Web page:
Numbing Breast Cancer Numbers

Breast cancer surgeries performed with nerve block may improve disease course

/ Author:  / Reviewed by: Joseph V. Madia, MD Beth Bolt, RPh

(RxWiki News) Most breast cancers are treated with surgery to remove either the tumor or the breast itself. Either operation requires some form of anesthesia to numb the body from pain and put the patient to sleep. New research suggests the type of anesthesia used during breast cancer surgery may affect outcomes.

A recent study found that the use of a technique called a nerve block, which numbs nerves in a specific region of the body, during breast cancer surgery decreased the risk of cancer returning and spreading four-fold.

Patients who received the nerve block, along with general anesthesia, were more likely to be alive six years after the surgery than patients who had received general anesthesia only, according to the study.

This small study also found that patients who had nerve blocks needed less opioid (strong narcotic) pain relief than patients who had general anesthesia.

"Ask your surgeon about the type of anesthesia you’ll be given."

Palle S. Carlsson, MD, PhD, of the Department of Anesthesiology at Aarhus University Hospital in Denmark, led this study to look at the long-term effects of anesthesia methods used during breast cancer surgery and pain medications used after the operation.

Dr. Carlsson explained that during surgery, cancer cells can escape and enter the blood stream where they can travel to lymph nodes or other organs. The immune system protects against these rogue cells, but anesthesia and the surgery itself can weaken the immune system.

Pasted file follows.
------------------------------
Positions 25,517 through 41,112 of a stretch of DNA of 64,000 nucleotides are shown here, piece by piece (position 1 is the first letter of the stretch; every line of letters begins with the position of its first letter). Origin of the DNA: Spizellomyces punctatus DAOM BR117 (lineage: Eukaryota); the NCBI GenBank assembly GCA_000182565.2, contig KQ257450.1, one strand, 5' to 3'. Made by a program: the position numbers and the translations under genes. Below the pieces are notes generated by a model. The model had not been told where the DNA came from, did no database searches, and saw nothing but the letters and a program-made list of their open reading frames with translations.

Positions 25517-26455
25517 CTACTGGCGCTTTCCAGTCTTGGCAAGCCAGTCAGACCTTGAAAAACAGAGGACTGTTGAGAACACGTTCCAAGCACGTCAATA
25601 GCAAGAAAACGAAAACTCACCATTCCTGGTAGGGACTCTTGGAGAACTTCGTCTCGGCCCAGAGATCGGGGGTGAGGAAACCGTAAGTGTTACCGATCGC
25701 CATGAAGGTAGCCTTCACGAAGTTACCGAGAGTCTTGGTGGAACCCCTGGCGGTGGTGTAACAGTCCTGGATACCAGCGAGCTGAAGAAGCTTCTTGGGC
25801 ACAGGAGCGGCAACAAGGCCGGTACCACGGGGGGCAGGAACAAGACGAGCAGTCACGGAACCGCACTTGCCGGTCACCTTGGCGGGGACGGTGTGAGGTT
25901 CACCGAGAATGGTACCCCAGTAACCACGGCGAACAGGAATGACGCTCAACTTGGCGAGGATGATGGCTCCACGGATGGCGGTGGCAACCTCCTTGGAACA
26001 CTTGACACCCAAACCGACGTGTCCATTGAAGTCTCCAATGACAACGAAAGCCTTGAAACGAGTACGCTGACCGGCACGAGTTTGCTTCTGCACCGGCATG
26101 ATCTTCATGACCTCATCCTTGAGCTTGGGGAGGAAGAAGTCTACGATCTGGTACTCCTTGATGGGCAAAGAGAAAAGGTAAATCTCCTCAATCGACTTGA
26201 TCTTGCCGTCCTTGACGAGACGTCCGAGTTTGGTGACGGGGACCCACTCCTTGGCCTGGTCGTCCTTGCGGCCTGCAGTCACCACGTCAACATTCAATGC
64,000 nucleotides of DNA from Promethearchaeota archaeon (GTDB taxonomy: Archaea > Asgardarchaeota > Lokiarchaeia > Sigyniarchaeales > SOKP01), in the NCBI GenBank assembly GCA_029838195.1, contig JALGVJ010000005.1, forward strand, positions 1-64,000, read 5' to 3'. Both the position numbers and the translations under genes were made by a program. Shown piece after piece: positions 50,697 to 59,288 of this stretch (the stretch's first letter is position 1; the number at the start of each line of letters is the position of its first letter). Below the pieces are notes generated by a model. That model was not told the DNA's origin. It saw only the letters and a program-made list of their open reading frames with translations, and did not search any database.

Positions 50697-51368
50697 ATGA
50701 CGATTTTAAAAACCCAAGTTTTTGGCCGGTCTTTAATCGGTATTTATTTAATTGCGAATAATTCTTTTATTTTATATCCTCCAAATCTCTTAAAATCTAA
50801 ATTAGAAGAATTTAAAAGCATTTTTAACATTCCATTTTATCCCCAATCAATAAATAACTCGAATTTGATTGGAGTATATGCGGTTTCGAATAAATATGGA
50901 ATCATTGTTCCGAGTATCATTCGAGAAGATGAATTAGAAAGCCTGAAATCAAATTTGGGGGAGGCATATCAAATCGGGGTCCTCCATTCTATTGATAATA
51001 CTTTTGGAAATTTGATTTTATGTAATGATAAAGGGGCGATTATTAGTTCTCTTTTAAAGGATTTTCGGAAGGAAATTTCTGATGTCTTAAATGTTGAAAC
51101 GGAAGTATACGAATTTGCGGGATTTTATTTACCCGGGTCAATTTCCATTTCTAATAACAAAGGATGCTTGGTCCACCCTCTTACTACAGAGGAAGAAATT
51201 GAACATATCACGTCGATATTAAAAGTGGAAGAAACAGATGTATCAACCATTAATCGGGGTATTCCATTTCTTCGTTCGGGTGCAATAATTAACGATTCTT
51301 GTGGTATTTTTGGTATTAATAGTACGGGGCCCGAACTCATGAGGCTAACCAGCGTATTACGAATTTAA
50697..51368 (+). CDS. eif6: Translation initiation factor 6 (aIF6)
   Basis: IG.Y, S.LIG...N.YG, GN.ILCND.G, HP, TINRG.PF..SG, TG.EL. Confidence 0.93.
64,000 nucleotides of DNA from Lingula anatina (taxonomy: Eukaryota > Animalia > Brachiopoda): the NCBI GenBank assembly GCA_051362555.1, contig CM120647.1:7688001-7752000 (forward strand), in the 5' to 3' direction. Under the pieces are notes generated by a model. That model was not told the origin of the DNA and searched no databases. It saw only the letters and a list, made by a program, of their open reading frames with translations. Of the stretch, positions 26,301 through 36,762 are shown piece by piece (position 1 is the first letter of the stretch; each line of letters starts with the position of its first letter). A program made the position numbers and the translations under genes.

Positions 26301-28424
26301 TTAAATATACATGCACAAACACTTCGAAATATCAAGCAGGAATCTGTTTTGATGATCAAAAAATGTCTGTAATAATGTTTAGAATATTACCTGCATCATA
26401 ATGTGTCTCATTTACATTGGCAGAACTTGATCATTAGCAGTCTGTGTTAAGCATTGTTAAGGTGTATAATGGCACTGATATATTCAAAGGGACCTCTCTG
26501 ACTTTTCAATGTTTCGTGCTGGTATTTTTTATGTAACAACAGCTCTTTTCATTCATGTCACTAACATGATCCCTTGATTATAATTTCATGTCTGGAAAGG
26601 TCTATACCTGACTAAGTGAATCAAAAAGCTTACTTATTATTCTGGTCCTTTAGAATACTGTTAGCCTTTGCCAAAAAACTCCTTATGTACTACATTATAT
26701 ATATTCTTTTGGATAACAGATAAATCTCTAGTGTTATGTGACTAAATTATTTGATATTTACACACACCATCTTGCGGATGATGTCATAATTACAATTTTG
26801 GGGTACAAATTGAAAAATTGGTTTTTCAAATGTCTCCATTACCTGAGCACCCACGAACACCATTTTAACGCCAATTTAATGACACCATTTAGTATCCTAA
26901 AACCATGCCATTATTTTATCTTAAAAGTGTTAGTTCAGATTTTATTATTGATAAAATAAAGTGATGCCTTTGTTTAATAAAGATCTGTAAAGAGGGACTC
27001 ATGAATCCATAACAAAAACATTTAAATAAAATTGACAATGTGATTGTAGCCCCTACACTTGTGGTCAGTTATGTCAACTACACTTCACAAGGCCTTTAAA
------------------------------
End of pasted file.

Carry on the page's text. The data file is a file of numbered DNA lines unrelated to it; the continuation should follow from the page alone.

This study was a follow-up to a randomized, double-blind study (neither patients nor physicians knew what was being given) looking at paravertebral blocks (regional anesthesia nerve blocks) in 77 patients who had undergone breast cancer surgery.

The patients, all of whom had received general anesthesia, were randomly divided into two groups.

One group of 39 patients received a regional nerve block that was given in four to six injections of a local anesthetic in the upper back to one side of the spine.

The other group of 38 patients received injections of saline solution, which does nothing.

The researchers reviewed the medical records of study members six years later and found that both recurrence (return of cancer) and death rates were substantially lower in the patients who’d had the nerve blocks.

Of the patients who had a nerve block, 10 percent had died six years after surgery, compared to 32 percent of those who had been given general anesthesia only.

A total of 13 percent of patients in the nerve block group saw their cancers return while 37 percent of the patients receiving only general anesthesia had a recurrence of breast cancer.

Additionally, the need for opioid pain relief was lower in the patients whose cancer did not return. They required an average of 45 milligrams of morphine, compared to the 58 milligrams of morphine needed by patients whose cancer returned.

“Our findings bring increased evidence to the hypothesis that paravertebral block through [lessening] of surgical stress and reduced opioid consumption reduces the risk of developing metastases,” the authors concluded.

"The study is small but intriguing," Rob Fuller, MD, surgical oncologist with Capital Surgeons Group in Austin, Texas, told dailyRx News.

"That degree of survival difference is very significant, but the rationale that it is due to less opioid use may be true, but the difference of opioid use between the two groups is modest at best. There may be other reasons for the difference as yet not determined but it does lend support to a larger multi institutional study to fully confirm these findings," Dr. Fuller said.

Findings from this study were presented at the Anesthesiology 2013 annual meeting.

It should be noted that research is considered preliminary before publication in a peer-reviewed journal.

Review Date: 
October 15, 2013
Last Updated:
October 15, 2013